“I don’t belong in this world,” the 88-year-old woman lamented, frustrated with modern technology. I empathized with the sentiment, although for different reasons.
No truer words have been spoken regarding the Christian.
Peter pointed out in the opening of his first letter that we are aliens in a land not our own. Indeed, we are strangers here. Because aren't we all Eden exiles?
In this vast, Christian diaspora, the scattered of God roam the globe until our final unification.
Your first thought at the mention of the diaspora, or “the scattering”, might be the various Jewish dispersions in ancient history (by the Assyrians in 722 BC, Nebuchadnezzar in 597 and 586 BC, or the Romans in 70 AD). But the diaspora is defined as the movement of a displaced or relocated population that shares a common ethnic identity yet maintain their traditions and religious practices. There were various deportations in numerous European, Asian, African, and Australian countries. And, of course, the expulsion of the Native Americans from their tribal territories into the Indian diaspora of the Reservations.
What was it the dispersed of Israel needed more than anything? A word from the Lord. In their distress, in a foreign land, they needed assurance God was near. God mercifully used prophets to deliver a promising word, encouraging hope in the hearts of those separated from their promised land.
We occupy these temporal tents outside our homeland, kingdom citizens in this wilderness God has visited, with the Word and the Spirit as our Guide. And yet we search for the place of promised rest.
Some, like Columbus, search for a new land. Believing there is another frontier to call home, they search the horizons . . . and the skies. “Yes,” I say, “look up!” Because the new home of our hope doesn’t require large sums of tax dollars, an expedition crew, or hi-tech equipment. Just Jesus. In fact, the Bible says, “Let he who is thirsty drink from the well without cost” (Is 55:1).
Jesus is the Door into the home He is preparing.
By His Gospel, faithfully and fearlessly preached, the persecuted church grew and spread—across history and geography. The scattered sojourners shared Good News from Home around this globe and expanded the borders of the kingdom-come, yet-coming.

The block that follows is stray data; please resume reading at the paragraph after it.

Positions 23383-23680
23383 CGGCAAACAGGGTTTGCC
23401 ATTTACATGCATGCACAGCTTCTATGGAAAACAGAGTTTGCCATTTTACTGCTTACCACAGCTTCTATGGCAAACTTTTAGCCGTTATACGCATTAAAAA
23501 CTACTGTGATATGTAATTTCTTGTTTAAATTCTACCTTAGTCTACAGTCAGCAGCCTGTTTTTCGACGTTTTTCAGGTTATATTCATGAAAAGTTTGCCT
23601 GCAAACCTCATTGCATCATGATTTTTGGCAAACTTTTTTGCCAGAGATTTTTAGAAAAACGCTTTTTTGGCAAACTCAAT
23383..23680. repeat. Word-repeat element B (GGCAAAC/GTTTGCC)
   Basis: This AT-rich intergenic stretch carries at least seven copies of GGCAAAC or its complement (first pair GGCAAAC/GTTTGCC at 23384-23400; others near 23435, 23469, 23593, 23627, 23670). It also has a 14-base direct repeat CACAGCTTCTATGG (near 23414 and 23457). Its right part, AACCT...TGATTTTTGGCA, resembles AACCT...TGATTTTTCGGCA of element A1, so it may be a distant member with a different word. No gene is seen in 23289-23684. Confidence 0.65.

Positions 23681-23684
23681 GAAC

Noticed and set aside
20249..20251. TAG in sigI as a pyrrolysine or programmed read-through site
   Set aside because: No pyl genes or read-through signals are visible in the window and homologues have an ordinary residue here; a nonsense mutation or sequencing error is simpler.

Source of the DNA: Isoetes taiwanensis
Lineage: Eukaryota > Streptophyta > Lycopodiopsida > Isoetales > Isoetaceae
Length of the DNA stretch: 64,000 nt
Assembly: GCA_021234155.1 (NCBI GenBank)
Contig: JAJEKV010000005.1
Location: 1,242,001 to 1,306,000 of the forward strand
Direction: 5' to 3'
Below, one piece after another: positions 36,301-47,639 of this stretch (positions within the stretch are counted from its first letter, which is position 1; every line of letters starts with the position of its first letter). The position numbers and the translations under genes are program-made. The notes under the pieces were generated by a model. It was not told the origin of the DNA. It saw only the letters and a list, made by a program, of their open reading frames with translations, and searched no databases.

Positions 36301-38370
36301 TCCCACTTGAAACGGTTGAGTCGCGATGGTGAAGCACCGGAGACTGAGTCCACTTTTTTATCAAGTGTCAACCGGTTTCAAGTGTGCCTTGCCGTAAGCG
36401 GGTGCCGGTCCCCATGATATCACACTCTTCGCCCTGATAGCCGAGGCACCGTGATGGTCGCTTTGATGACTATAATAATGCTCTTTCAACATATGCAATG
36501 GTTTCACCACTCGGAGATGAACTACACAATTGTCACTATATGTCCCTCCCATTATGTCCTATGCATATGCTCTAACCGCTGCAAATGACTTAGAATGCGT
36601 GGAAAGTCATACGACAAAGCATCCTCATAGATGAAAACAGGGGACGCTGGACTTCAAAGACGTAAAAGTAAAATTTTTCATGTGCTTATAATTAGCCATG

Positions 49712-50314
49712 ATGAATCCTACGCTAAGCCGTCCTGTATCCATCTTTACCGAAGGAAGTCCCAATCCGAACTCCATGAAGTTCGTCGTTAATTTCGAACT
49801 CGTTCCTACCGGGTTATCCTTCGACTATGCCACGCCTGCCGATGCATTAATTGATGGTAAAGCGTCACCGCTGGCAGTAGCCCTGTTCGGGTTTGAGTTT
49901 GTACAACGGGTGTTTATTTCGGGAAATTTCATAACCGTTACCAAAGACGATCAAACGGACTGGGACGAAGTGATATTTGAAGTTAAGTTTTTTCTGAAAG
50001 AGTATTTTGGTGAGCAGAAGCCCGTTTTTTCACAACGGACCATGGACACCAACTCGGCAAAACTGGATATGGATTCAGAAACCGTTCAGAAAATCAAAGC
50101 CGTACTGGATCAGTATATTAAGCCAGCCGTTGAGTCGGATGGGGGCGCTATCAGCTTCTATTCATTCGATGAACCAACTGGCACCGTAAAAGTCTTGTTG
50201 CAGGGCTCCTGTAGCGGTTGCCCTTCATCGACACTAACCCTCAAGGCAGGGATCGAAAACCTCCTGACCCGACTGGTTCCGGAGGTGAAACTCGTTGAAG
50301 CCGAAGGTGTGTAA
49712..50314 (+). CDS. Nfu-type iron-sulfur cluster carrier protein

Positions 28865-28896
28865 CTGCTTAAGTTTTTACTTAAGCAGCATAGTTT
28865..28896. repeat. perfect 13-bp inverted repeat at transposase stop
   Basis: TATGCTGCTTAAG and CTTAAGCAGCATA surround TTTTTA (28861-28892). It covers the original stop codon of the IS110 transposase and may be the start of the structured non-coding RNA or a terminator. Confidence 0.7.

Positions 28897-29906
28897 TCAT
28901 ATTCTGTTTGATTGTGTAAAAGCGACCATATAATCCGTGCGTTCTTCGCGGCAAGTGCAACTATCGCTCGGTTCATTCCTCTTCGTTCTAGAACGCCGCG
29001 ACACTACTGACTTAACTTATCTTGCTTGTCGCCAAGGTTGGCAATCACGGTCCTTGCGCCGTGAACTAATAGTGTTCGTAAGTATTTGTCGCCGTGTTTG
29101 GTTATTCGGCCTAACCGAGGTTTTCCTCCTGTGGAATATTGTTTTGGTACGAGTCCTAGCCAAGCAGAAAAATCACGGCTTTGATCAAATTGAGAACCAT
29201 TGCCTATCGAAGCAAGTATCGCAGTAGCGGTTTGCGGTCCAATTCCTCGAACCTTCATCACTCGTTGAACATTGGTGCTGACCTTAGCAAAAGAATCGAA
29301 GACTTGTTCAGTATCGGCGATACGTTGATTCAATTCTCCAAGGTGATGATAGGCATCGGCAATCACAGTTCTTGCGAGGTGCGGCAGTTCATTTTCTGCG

The thought quickly convicts me that borders are not meant to be contained . . . limited.
I often lose sight of the breadth of the Family of God. I forget the bigger picture.
And neglect the reality of my true citizenship.
When I cast my gaze across the brotherhood, I quickly realize I’m blessed beyond measure to live the freedom Jesus purchased, reaping fruit of groves I did not plant, in a city I did not build, in relative comfort and ease.
The dispersed of God are to spread out even further—with the common bond of Jesus Christ uniting us.
In What is Biblical Theology, James M. Hamilton Jr. astutely proclaims, “The people of God are no longer a sociopolitical nation with boundaries. We are transnational. … We are from all nations.” He further summarizes the overarching biblical pattern of a growing, spreading kingdom. In the beginning, Adam was to multiply and extend the borders of the Garden. Later, God delivered the Hebrews to inhabit the land and grow the nation of Israel. Ultimately, Jesus sent the disciples into all nations, growing the kingdom and expanding its borders. All for the glory of God.
The same God Who gathered the exiles of Israel, “will gather still others to them besides those already gathered” (Is 56:8). It’s a rather expansive gathering, wouldn’t you say? All across this sprawling diaspora—held in the sovereign arms of an Everlasting Father, Mighty Counselor, and Righteous King—the dispersed disciples are graced with faith, hope, and love to carry one another onward.
Q: As a pilgrim wandering this world not your own, what helps keep you grounded in your true identity as a citizen of the kingdom?
Q2: How do we retrain ourselves to look at the identity of a person based upon faith over nationality—as God does?
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